The World Esports Association (WESA) will be implementing new measures to limit conflicts of interest among its member teams.
Formed in 2016, WESA is an association featuring seven of the largest esports organizations from Europe. Its aim, according to its mission statement, is to create a professional competitive environment in esports, and to foster the growth of its member teams through player representation and revenue sharing from its sanctioned tournaments.
“We [WESA] are committed to creating industry-wide standards in esports that benefit member teams, their players and the esports industry at large,” WESA commissioner Ken Hershman wrote in a statement released on March 14.
The standards Hershman is referring to center primarily around conflicts of interest in the form of multi-team ownership. An accusation that’s been thrown at WESA in the past due to its relationship with ESForce Holdings, the parent company of Virtus Pro, which simultaneously owns Ukrainian organization Na`Vi’s media rights.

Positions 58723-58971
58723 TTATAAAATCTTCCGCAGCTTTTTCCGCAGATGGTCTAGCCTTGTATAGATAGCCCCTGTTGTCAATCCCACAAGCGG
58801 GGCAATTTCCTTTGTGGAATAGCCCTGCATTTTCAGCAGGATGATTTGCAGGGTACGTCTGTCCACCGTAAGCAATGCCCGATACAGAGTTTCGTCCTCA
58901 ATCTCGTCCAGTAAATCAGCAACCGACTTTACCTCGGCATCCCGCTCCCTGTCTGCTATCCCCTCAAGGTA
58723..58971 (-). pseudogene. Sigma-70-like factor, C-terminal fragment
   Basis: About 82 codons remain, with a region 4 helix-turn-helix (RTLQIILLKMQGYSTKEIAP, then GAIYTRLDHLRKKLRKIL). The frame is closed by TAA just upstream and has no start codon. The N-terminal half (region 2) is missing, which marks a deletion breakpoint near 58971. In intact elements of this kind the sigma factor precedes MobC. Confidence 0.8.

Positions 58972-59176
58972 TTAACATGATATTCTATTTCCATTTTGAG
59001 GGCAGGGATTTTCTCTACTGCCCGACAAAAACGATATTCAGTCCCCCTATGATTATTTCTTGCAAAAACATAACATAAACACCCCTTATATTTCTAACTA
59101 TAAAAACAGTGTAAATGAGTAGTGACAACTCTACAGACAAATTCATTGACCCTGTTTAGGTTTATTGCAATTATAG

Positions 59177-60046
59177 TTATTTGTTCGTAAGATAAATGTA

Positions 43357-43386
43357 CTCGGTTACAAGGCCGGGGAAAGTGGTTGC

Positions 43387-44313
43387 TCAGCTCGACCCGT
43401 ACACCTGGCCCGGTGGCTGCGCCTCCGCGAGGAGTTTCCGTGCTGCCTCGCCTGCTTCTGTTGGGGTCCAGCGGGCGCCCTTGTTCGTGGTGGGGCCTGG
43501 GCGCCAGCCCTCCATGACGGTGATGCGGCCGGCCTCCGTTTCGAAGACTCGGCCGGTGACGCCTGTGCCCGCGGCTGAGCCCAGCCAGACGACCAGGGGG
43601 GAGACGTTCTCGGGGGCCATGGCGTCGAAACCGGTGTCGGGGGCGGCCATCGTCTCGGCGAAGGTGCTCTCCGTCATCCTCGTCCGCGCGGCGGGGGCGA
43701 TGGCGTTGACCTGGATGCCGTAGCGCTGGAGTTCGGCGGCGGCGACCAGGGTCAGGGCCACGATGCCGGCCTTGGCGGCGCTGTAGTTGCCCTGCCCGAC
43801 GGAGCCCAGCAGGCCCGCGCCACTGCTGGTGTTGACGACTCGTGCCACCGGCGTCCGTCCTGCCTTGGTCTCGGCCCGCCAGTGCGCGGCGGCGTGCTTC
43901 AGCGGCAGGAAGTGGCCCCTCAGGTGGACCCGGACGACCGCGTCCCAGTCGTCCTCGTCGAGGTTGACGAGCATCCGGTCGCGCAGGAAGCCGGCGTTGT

“No team is permitted to be completely or partially owned or controlled by a person or entity that owns or controls another esports team or organization participating at WESA sanctioned events,” the WESA announcement reads. This means ESForce’s ownership of Virtus Pro, the Brazilian SK Gaming roster, and the media rights to Ukrainian super team Na`Vi will undoubtedly become a point of contention. Any team that owns multiple CS:GO divisions will be given up to 18 months to find new owners, in order to resolve any conflict of interest—although the teams must operate independently during the time frame given by WESA’s executive board.
The new code of conduct, which all WESA member teams are expected to follow, is described as a measure that lays down “the consequent rules for behavior and conduct within WESA as well as with external parties.” This seems to imply that member teams may not be allowed to make certain decisions without consulting the WESA code of conduct first.
WESA has also implemented sanction regulations, to “install a clear and unambiguous set of rules and methods for leveling sanctions, the permitted scope of any sanctions, as well as a process for appeal.” Exactly which sanctions member teams will have at their disposal, or how the sanctions process itself will be conducted, wasn’t explained in the news release.
Whether or not these changes to WESA will have a drastic impact on the current member teams remains to be seen.